"Really, that stood against everything the 1868 Fort Laramie Treaty stood for," Bull Bennett says of a higher-education institution established to educate mining engineers. When the U.S. abolished the 1868 treaty and opened the Black Hills to mining, it paved a path that ultimately led to the Battle of the Little Big Horn and the Indian wars of the late 1870s. In that conflict, regional tribes lost both their homeland and nomadic way of life.

If Indians since then have been forced to live in a culture founded on European thinking with its high regard for logical procedure and science, many of them in the 21st century can enrich that intellectual approach with traditional insights, Bull Bennett says.

"We are very connected to the land and the resources around us. Our society is built on that. Our sense of space is what drives us, as opposed to the sense of time that drives Western societies.

"There's a contingent of very talented and intelligent people within American Indian communities. They bring a diverse knowledge of who they are. They can make great students of science, if opportunities were provided."

Such thinking resonates at South Dakota Tech.

"Historically, the work ethic of South Dakota Tech students was enough for them to get a start on a great career," Boysen says. "But we've moved into a different world where students need to have a global view. That's what employers want, and that's what increasing diversity can give us."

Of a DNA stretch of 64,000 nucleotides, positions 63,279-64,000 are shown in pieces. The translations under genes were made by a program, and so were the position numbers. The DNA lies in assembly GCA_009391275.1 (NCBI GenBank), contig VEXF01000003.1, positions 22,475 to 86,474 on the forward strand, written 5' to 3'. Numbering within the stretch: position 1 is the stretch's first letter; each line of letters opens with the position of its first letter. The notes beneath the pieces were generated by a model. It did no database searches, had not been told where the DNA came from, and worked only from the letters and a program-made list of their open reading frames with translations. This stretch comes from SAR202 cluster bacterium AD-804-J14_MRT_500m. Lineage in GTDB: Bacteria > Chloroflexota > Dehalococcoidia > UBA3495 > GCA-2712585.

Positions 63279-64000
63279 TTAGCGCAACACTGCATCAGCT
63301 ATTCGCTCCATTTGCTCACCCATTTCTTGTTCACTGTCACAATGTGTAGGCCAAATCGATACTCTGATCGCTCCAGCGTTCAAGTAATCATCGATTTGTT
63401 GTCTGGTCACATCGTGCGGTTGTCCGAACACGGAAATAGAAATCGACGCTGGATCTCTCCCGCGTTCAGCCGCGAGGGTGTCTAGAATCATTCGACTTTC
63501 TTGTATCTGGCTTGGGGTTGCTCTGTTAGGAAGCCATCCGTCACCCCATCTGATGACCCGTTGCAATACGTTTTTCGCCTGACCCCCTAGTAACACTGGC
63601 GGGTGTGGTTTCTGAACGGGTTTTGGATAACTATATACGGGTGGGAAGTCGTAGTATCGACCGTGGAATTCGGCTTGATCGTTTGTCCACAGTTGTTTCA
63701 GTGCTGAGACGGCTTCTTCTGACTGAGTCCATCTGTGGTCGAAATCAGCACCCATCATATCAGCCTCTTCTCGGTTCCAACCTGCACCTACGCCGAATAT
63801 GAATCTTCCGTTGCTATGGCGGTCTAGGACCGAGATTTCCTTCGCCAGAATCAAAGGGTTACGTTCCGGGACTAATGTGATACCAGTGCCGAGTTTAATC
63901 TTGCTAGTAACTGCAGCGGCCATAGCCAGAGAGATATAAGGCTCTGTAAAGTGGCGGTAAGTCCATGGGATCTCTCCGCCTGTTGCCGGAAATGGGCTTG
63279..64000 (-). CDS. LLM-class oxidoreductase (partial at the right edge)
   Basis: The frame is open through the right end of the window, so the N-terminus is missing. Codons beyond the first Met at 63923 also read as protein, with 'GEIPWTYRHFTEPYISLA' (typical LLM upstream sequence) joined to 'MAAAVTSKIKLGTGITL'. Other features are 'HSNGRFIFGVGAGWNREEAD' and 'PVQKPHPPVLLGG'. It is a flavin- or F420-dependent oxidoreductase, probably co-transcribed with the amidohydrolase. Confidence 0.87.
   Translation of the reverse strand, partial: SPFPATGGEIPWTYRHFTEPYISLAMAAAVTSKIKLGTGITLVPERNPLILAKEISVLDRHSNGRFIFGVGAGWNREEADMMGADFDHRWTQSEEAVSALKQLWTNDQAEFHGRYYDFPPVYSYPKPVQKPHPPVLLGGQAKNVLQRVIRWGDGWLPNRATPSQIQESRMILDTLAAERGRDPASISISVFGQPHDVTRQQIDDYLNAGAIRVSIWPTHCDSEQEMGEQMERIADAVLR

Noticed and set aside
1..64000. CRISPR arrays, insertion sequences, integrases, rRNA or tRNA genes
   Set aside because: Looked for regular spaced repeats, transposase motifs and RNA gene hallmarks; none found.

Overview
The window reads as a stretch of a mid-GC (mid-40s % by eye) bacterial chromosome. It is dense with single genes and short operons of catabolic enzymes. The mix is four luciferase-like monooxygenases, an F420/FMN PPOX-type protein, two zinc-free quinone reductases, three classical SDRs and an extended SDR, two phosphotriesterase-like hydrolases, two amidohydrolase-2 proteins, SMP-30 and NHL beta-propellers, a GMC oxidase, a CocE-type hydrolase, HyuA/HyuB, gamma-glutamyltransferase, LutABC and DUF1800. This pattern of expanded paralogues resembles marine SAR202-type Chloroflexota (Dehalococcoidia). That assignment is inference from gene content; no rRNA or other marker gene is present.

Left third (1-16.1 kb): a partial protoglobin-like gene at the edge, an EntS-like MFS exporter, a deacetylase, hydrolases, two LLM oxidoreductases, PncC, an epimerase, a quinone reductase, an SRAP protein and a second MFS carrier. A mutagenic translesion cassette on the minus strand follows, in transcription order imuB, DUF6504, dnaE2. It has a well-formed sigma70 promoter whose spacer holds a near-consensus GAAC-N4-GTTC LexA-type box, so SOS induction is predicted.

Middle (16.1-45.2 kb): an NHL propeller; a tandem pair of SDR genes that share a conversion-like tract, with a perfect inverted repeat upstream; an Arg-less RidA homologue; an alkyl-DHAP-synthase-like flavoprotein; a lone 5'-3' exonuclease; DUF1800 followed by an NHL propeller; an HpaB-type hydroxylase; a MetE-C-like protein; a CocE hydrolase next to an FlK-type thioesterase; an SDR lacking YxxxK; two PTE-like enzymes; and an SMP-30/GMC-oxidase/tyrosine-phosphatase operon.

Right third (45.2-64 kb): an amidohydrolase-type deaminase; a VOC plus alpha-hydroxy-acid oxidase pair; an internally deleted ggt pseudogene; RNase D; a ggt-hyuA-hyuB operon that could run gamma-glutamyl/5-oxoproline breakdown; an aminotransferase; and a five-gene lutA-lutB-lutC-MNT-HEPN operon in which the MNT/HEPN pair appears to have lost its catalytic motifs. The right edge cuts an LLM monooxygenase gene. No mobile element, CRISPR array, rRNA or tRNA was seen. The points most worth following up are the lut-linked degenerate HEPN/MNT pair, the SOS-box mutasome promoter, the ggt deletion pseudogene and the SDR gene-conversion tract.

The university is targeting several groups of Indian students: those in Rapid City, those who live on the state's nine reservations and students who are already enrolled in the school's American Indian Outreach programs.

Students have to be dedicated, says multicultural committee member Jacquelyn Bolman, manager of special projects in South Dakota Tech's Graduate Education and Sponsored Programs Department.

"We are seeking students who can successfully do the mathematics and science, are interested in a science or engineering career, and are committed to four to six years of study," she says. "Earning a degree from this university is difficult. It always will be."

And once Tech enrolls such students, Bull Bennett says the school has to create an environment on campus that includes a center or an office for the tribes, staffed by professionals and students.

During his years at South Dakota Tech, he says he found such support intermittently. "When I was there it was not entirely lacking. Let's just say it was spotty."

But he hails the effort to bring Indian students into the sciences, reflected by the creation of the multicultural committee.

"What it is really going to take is a mind-set that has not been especially prevalent in South Dakota schools, and that is that you are actually dealing with students with a unique cultural diversity."

The multicultural committee is an appropriate first step, he says.

"It's the right way to go about it. It's a good start. But the work is in front of them."
article from the Argus Leader